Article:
1. Get a business valuation. One of the first things you should do is obtain a realistic idea of what your business is worth from an objective outside source. A professional valuation provides you with a basis for gauging buyer offers.
2. Get your books in order. Buyers evaluating your business generally require three years of financial information. The more formal your statements (accountant reviewed or prepared versus internally generated), the better the impression you'll make.
3. Understand the true profitability of your business. Most privately held businesses claim a variety of non-operational expenses. Make sure you have supporting documentation for these expenses. In addition there may be infrequent expenses that you'v incurred during the past three years that should be excluded from a buyer's analysis of recurring cash flow.
4. Consult your financial advisor. It is wise to speak with your tax advisor for help planning your financial future. Understating your personal and corporate tax situation may also help you recognize your options with regard to deal structure.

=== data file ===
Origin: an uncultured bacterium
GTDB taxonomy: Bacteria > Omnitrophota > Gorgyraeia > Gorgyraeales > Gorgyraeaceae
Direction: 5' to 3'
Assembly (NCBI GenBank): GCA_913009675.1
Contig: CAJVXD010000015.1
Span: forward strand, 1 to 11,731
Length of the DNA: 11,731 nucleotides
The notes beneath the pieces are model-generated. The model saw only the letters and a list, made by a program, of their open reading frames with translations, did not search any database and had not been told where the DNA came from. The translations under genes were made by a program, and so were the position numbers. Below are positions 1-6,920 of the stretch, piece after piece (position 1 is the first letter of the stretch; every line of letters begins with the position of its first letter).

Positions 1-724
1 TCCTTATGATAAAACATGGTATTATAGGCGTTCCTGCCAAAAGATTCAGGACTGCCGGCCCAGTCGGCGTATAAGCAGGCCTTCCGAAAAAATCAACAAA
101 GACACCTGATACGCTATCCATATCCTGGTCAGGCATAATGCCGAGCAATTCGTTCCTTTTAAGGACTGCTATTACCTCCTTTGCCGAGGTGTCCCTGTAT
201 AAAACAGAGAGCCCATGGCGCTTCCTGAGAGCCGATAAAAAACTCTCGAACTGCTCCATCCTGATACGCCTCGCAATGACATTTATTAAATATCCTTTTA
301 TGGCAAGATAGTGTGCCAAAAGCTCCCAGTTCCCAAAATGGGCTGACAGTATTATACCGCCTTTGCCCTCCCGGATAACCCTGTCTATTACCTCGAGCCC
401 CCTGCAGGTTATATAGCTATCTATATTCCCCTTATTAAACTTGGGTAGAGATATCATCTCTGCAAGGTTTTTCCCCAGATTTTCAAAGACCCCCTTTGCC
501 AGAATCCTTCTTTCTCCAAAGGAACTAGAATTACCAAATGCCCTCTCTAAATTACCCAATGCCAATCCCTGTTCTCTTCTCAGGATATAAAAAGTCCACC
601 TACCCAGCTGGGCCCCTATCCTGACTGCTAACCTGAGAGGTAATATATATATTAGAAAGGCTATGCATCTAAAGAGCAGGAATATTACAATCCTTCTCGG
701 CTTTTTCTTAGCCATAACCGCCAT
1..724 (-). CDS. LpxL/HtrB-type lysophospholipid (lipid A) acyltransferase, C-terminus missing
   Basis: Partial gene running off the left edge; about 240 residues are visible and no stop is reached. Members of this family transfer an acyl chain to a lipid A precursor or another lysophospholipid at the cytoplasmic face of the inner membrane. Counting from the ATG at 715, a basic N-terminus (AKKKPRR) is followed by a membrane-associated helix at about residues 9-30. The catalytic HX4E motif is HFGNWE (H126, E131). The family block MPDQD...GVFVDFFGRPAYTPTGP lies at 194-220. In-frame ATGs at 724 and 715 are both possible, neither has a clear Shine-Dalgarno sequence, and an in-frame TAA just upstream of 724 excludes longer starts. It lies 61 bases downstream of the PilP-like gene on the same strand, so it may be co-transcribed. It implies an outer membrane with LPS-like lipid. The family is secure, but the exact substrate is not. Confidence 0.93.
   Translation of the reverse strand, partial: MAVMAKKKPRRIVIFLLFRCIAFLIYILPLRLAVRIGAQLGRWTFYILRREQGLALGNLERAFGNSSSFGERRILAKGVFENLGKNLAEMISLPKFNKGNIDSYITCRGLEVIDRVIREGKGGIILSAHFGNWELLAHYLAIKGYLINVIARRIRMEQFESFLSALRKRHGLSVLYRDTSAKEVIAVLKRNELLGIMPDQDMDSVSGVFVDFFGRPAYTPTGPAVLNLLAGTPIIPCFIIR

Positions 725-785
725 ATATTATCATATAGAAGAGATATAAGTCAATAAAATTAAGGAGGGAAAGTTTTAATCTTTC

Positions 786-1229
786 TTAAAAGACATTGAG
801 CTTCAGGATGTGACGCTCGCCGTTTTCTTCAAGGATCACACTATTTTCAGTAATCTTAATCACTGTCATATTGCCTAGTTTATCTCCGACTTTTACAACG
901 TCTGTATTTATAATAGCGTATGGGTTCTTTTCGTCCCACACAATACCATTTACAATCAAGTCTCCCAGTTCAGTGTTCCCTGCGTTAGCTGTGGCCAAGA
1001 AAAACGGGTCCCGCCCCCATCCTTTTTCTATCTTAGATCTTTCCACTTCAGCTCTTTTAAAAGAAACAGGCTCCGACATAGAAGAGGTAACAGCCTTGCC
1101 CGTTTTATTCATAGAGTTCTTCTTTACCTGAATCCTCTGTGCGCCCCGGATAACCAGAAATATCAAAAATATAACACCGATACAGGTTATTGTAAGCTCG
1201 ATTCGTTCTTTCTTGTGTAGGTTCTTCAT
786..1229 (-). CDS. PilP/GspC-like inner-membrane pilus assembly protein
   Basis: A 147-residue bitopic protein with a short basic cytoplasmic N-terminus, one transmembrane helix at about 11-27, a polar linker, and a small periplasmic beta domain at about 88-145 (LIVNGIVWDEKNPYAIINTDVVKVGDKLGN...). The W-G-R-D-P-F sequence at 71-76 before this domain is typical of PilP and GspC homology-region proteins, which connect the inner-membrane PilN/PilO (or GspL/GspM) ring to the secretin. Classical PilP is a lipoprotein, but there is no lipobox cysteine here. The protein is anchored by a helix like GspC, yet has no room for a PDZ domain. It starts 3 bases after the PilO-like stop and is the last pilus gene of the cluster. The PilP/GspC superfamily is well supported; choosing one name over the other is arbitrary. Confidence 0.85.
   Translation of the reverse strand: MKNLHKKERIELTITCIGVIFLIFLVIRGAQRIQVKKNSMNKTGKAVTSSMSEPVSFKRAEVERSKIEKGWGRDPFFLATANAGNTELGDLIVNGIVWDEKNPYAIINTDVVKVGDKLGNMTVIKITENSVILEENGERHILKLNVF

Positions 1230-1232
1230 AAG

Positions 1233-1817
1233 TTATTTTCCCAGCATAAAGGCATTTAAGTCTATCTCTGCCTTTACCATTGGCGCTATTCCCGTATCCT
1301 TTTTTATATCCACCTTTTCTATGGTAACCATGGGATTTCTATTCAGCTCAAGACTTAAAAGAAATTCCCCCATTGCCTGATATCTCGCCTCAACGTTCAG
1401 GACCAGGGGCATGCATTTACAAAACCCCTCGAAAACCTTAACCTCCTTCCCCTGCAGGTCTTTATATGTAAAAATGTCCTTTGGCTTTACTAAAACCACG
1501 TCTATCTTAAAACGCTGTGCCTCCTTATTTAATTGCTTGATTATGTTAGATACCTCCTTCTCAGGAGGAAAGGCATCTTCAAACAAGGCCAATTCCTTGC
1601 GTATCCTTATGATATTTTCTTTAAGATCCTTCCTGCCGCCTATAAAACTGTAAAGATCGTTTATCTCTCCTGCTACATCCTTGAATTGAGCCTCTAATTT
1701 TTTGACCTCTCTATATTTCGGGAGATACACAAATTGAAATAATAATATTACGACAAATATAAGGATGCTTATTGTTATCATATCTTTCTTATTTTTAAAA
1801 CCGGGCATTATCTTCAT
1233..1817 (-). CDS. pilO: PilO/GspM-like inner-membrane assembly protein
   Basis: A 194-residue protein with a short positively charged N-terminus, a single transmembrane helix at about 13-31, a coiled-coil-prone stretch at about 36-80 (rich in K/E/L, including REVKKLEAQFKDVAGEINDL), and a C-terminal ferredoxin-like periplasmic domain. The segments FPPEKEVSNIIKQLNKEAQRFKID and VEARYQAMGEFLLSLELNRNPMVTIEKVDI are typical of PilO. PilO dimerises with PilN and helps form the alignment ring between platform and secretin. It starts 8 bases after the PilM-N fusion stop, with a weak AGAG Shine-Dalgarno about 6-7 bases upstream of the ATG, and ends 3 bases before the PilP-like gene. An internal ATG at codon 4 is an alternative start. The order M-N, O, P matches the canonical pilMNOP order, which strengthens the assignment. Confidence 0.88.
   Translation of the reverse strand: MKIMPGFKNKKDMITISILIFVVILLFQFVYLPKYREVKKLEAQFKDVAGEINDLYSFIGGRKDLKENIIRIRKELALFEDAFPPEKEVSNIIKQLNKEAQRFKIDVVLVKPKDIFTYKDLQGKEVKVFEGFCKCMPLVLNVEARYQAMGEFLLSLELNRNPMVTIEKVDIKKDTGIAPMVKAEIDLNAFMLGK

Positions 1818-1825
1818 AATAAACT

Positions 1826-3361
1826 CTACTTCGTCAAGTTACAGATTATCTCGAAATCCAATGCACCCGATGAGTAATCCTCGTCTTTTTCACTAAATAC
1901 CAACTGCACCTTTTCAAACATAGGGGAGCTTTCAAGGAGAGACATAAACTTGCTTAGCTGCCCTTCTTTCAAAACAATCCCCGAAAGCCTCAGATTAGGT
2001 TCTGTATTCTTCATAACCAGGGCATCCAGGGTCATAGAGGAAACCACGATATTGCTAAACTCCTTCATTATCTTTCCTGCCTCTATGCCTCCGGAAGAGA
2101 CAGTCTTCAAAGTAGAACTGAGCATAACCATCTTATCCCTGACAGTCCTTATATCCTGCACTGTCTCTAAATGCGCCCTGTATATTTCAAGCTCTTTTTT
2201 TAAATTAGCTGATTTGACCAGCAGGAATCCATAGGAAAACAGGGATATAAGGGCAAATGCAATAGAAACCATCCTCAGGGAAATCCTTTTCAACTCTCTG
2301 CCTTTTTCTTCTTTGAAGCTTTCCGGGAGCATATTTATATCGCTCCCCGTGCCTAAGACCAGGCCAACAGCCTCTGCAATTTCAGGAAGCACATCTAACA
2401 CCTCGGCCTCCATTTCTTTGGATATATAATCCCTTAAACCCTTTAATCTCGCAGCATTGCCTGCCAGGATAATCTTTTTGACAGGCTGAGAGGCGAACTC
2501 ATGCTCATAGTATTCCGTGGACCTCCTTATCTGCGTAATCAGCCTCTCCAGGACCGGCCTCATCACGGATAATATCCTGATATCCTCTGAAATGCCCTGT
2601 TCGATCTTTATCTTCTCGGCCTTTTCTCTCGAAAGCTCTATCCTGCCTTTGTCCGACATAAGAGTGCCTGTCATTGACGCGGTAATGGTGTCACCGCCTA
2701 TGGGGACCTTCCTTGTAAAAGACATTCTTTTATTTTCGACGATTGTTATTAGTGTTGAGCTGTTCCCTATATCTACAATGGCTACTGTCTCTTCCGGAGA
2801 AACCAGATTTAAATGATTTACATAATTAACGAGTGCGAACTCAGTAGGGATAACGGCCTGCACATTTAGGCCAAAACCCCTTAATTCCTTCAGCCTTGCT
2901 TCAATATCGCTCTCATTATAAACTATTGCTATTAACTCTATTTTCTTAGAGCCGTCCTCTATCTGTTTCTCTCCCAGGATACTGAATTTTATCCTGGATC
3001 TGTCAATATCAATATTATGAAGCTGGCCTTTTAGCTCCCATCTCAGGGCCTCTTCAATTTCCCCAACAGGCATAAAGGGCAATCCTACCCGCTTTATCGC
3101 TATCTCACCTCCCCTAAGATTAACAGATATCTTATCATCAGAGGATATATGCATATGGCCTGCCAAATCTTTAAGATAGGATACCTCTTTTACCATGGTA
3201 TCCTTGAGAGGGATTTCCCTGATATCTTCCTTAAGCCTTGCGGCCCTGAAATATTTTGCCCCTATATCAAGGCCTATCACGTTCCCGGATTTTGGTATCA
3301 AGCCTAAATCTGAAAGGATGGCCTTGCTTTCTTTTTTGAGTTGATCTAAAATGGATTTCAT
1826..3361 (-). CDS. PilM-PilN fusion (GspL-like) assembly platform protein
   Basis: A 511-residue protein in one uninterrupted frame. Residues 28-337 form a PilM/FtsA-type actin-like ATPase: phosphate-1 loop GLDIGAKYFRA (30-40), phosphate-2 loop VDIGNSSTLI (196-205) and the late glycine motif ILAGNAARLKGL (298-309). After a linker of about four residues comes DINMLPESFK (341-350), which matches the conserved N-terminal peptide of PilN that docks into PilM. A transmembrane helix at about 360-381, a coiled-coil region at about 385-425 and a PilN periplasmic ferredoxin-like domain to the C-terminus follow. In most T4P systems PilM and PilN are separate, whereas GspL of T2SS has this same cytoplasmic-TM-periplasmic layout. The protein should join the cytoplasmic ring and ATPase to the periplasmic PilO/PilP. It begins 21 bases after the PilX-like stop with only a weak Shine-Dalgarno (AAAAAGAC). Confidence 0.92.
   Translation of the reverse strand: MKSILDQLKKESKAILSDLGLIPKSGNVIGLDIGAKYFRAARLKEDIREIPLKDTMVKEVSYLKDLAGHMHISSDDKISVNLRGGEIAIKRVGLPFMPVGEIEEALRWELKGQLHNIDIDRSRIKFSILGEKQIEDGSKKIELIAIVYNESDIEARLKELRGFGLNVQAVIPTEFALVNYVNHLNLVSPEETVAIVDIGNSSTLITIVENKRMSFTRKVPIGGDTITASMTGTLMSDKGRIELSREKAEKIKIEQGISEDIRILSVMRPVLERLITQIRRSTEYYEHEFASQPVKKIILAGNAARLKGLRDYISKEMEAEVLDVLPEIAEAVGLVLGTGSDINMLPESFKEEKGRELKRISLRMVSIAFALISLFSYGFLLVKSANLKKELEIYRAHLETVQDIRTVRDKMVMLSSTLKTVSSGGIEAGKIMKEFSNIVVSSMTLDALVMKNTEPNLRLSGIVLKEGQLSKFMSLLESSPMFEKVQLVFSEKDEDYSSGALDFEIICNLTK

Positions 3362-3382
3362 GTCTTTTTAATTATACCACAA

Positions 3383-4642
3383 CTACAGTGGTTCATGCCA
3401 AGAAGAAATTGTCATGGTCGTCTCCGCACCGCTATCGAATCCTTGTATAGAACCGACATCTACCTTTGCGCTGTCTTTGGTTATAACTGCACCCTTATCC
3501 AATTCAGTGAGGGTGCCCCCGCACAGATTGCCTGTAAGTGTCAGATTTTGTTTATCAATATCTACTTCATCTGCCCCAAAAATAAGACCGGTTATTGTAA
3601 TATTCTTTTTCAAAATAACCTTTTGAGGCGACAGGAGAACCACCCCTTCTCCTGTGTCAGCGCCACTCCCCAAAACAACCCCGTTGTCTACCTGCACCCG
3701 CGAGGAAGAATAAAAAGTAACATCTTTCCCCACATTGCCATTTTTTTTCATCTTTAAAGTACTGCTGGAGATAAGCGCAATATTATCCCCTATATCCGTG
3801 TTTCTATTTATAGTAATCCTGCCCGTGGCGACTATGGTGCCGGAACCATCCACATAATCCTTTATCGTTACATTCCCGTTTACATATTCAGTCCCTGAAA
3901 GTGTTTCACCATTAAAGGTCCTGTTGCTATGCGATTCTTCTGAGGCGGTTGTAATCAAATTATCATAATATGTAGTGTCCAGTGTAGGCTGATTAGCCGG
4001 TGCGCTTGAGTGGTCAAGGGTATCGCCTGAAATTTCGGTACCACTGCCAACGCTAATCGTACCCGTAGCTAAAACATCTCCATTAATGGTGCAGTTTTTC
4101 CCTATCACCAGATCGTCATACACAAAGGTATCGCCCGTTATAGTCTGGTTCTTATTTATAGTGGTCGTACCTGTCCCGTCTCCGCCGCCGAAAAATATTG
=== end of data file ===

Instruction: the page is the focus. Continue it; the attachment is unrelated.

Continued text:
5. Make a good first impression. Will a buyer visiting your shop for the first time see order or chaos? Buyers look for companies that show well, as an orderly shop is often indicative of an orderly management team and overall operations.
6. Organize your legal paperwork. Review your incorporation papers, permits, licensing agreements, leases, customer contracts, and vendor agreements to make sure they are current and in order.
7. Consider management succession. If you're absolutely vital to your business, who will a buyer turn to for help running the business after you leave? You should have a succession plan in place before going to market.
8. Know your reasons for selling. Buyers are always curios as to why a seller wants to exit the business. Be prepared to articulate your reasons.
9. Get your advisory team in place. Start interviewing attorneys and accountants that are proficient in mergers and acquisitions. Strongly consider hiring an industry specific intermediary to represent you and help you through the selling process.
10. Keep your eye on the ball. Don't let your business performance decline because you're too focused on the sale. This will only give buyers additional negotiating power and lower their potential offers.
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